The fact of the matter is, for any company the process of hiring requires careful consideration, strategy, and a whole lot of work. However, when it comes to nonprofits — organizations that face funding issues, saturated job markets, and a lack of qualified talent — the process of hiring becomes a whole new ball game. One that involves putting yourself out there in the most efficient way.
As a nonprofit organization, after you have put in the work to find a candidate, the last thing you want is for them to turn down a job offer. So, to help you in the hiring process, we will run down the 4 reasons candidates turn down jobs. These deal-breakers are things to consider when interviewing and talking about your nonprofit.
Difficulty Of Work
From a position being described as too hard or not hard enough, we have found that the difficulty of work is a major deal-breaker. Something that may seem impossible to overcome, the truth is, it’s not.
Your best bet here is to thoroughly describe job requirements and expected skill levels. Be upfront, layout everything clearly, and then make sure to ask questions and concerns of the candidate.
All around the world, job seekers are becoming more and more aware of company culture. That said, most candidates want to find a place of employment that aligns with their own values, beliefs, and attitudes toward work.
If they struggle to see your organization as a good place to work, one that fits their need for a work/life balance, they will not want to work for you. To help candidates see your place of work in a good light, talk about your culture in detail. Share information regarding time off, bonuses, office camaraderie, perks, etc.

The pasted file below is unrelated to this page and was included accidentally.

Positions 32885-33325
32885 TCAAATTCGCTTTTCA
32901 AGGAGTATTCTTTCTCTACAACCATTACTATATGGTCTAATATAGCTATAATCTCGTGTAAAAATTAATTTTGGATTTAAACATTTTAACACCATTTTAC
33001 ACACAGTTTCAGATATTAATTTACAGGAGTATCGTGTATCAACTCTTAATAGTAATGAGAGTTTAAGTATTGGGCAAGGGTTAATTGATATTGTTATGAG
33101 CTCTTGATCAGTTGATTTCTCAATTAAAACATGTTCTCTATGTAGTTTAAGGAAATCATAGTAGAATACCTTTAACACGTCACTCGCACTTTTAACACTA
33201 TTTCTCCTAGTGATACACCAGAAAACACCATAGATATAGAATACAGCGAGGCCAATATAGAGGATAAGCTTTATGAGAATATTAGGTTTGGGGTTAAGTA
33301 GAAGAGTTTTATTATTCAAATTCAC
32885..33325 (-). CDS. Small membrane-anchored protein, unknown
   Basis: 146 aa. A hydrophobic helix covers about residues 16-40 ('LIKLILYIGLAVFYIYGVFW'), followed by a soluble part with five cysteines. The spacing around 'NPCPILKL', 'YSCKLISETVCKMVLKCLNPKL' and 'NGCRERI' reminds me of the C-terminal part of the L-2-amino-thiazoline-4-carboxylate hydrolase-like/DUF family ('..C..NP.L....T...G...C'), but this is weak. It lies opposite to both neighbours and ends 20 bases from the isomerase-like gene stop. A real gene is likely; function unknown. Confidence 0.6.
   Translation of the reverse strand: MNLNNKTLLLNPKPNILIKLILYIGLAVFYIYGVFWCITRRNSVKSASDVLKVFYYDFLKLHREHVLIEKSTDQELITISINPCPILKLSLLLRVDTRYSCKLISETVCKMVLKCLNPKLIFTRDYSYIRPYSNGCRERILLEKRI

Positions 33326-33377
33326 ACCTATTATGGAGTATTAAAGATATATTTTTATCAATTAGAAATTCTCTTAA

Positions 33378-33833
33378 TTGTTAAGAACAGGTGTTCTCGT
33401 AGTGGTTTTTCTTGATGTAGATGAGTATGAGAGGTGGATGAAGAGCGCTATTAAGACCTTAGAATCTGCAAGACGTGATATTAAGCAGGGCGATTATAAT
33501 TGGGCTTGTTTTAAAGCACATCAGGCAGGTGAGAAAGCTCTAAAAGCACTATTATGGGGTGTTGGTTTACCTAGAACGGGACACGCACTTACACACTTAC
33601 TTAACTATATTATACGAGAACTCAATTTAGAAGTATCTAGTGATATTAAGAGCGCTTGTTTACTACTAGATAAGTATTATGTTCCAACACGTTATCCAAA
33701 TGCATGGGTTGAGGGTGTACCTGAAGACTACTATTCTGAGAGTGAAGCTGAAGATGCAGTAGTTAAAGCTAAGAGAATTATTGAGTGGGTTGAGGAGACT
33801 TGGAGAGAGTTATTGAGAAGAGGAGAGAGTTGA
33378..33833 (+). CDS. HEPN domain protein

Compensation and Benefits
Probably the biggest deciding factor of any candidate is salary and the supplemental perks. If what is being offered falls short of what is expected, the prospective employee will say no to the job.
Now, while many nonprofits have a hard time with funding, working around this can include things like amazing health care, offers of gym memberships, commissions, and more. Showing the candidate they are valued can go a long way.
Potential candidates want to know that your organization can communicate properly. First, they’ll consider how long it takes for you to communicate your interest. If it takes weeks after an interview to hear back, chances are, a top talent candidate will have moved on. Second, not talking about negative aspects of the job will ultimately hold you back. The reality is, these days, everyone can google a company and see reviews. From Indeed to Glassdoor, make sure your organization is communicating properly and presenting well.
Stop Missing Out On Hiring Opportunities
Job deal-breakers can change drastically from organization to organization. However, with the above-mentioned pointers, you can work your way around them and hopefully come out on top with excellent new hire rates. Also, don’t forget, working with nonprofit recruitment experts like Charity Search Group can be a positive asset.